- Class Number 2820
- Term Code 2930
- Class Info
- Unit Value 6 units
- Mode of Delivery In Person
- Amirreza Rahmani
- Amirreza Rahmani
- Class Dates
- Class Start Date 25/02/2019
- Class End Date 31/05/2019
- Census Date 31/03/2019
- Last Date to Enrol 04/03/2019
The course examines how individuals and firms make decisions by weighing up costs and benefits, and how the interaction of their decisions leads to market and social outcomes. The model of market supply and demand is employed to examine the effects of taxes, subsidies, and other government interventions in market activity. The implications of different market structures, including perfect competition and monopoly, are examined. Public goods, externalities and common resources are key examples of cases in which private markets may yield socially sub-optimal outcomes. Such cases are examined and the role of government policy in correcting for these is discussed.
Upon successful completion, students will have the knowledge and skills to:
- understand the economic principles that underpin modern economics;
- have a basic understanding of the way budget constrained individuals make optimising choices and the way resources are allocated in private markets;
- understand the role of different trading arrangements in markets and their impact on prices and the quantities traded;
- use basic economic principles to evaluate the effects of government interventions and other exogenous changes in markets;
- be able to evaluate the effects of government interventions in markets;
- present clearly written analysis of economic issues and problems
Microeconomics forms the foundation for most research in Economics. In addition to textbook materials, application in research and policy will be introduced wherever appropriate.
Examination Material or equipment
Non-programmable calculators are permitted in exams.
This course paves the path to ECON8025 Advanced Microeconomics Analysis and is more advanced than most standard first year microeconomic courses.
We will closely follow the textbook
Nicholson, W., & Snyder, C. Intermediate microeconomics and its application. 12th Edition.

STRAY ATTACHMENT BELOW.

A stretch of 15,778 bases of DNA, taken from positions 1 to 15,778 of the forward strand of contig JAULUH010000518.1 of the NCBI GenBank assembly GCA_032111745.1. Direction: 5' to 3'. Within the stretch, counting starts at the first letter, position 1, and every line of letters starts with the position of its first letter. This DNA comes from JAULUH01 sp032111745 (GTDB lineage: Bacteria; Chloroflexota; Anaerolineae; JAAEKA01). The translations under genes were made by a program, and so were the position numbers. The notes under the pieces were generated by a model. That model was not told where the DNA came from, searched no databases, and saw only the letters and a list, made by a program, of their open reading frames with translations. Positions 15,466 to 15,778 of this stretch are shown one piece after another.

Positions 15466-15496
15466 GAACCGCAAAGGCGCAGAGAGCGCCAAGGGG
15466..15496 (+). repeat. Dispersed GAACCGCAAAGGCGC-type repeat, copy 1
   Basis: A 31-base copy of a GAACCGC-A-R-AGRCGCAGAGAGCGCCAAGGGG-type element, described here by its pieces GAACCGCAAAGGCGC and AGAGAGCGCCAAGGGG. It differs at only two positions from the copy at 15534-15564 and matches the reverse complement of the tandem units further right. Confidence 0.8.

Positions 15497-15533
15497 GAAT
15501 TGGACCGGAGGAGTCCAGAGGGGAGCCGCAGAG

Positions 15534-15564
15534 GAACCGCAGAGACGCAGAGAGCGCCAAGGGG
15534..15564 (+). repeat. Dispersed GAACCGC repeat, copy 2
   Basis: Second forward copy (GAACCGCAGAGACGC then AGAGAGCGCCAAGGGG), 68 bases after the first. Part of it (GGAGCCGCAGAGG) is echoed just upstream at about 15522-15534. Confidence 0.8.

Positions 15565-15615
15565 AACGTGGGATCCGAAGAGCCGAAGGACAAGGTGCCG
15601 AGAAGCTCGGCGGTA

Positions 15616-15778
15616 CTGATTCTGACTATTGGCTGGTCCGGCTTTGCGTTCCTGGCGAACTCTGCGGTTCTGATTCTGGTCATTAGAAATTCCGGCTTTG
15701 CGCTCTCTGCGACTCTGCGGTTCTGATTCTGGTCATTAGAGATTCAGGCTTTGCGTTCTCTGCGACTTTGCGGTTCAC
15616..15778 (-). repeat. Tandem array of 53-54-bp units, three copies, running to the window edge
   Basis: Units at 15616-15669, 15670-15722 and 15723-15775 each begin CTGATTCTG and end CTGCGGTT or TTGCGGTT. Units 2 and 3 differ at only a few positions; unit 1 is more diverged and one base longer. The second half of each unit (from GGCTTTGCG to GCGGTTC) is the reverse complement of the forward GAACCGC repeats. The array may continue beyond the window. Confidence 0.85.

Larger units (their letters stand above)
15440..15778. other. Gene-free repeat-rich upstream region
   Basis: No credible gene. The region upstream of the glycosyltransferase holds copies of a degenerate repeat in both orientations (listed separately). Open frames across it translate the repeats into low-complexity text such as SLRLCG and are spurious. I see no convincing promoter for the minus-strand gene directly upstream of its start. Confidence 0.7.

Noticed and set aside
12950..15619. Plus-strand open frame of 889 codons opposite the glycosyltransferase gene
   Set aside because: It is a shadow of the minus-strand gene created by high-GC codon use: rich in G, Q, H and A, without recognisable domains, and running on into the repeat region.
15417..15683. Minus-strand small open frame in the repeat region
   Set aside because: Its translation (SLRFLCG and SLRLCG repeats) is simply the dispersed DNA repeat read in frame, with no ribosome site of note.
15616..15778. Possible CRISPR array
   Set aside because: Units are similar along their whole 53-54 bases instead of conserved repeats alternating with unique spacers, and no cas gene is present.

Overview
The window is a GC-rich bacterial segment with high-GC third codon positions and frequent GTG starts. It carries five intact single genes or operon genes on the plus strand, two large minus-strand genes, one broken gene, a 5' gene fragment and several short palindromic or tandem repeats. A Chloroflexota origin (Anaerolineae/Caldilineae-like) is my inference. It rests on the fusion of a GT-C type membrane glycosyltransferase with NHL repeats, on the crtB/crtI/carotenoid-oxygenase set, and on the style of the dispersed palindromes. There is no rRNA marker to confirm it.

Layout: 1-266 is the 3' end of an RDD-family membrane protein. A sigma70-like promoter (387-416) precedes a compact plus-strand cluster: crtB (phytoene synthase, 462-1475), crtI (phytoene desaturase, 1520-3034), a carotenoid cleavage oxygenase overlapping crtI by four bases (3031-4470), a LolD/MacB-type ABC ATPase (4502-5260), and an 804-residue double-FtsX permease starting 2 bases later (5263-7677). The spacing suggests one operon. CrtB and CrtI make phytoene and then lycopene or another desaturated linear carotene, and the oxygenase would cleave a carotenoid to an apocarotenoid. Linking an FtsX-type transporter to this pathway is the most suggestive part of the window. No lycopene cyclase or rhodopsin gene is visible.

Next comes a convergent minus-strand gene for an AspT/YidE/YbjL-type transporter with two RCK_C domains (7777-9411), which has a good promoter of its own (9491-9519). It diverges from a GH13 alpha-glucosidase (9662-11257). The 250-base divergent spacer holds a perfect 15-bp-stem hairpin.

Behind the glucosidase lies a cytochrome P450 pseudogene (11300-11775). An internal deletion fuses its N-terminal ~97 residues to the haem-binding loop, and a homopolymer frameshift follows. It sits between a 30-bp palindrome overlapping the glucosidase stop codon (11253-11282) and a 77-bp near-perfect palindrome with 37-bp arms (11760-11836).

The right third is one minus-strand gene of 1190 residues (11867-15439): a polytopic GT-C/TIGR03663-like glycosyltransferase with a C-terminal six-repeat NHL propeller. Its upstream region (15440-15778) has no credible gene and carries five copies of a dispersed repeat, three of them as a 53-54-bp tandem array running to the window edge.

A copy of the book will be available in the reserve & short loan collection of Cheifly Library.
We may use some material from other resources wherever appropriate. They will be available to students when needed.
Any basic microeconomics book can be a good pre-read for the course.
Students will be given feedback in the following forms in this course:
· Mid-semester exams will be marked and answers provided.
· Short quizzes.
· Tutorial questions each week with answers provided afterwards. Students are also encouraged to participate in both lectures and tutorials.
· Students are encouraged to come for consultation and feedback during the office hours.
ANU is committed to the demonstration of educational excellence and regularly seeks feedback from students. Students are encouraged to offer feedback directly to their Course Convener or through their College and Course representatives (if applicable). The feedback given in these surveys is anonymous and provides the Colleges, University Education Committee and Academic Board with opportunities to recognise excellent teaching, and opportunities for improvement. The Surveys and Evaluation website provides more information on student surveys at ANU and reports on the feedback provided on ANU courses.
Your final mark for the course will be based on the raw marks allocated for each of your assessment items. However, your final mark may not be the same number as produced by that formula, as marks may be scaled. Any scaling applied will preserve the rank order of raw marks (i.e. if your raw mark exceeds that of another student, then your scaled mark will exceed the scaled mark of that student), and may be either up or down.
Support for Students
The University offers a number of support services for students. Information on these is available online from http://students.anu.edu.au/studentlife/
RSE has a Frequently Asked Questions page where you can find relevant policies and information on a broad range of topics
|Week/Session||Summary of Activities||Assessment|
|2||Supply and demand: The mathematics||Activity|
|3||Utility and choice||Quiz and/or Activity|
|4||Demand curves||Quiz and/or Activity|
|5||Production||Quiz and/or Activity|
|6||Costs||Mid Semester Exam|
|7||Profit maximization and supply||Activity|
|8||Perfect competition||Quiz and/or Activity|
|9||Monopoly||Quiz and/or Activity|
|10||Externalities||Quiz and/ or Activity|
|11||Extension 1 (Game theory, public goods, Imperfect competition)||Quiz and/or Activity|
|12||Extension 2 (Welfare, market failure)||Activity|
Tutorial signup for this course will be done via the Wattle website. Detailed information about signup times will be provided on Wattle or during your first lecture. When tutorials are available for enrolment, follow these steps: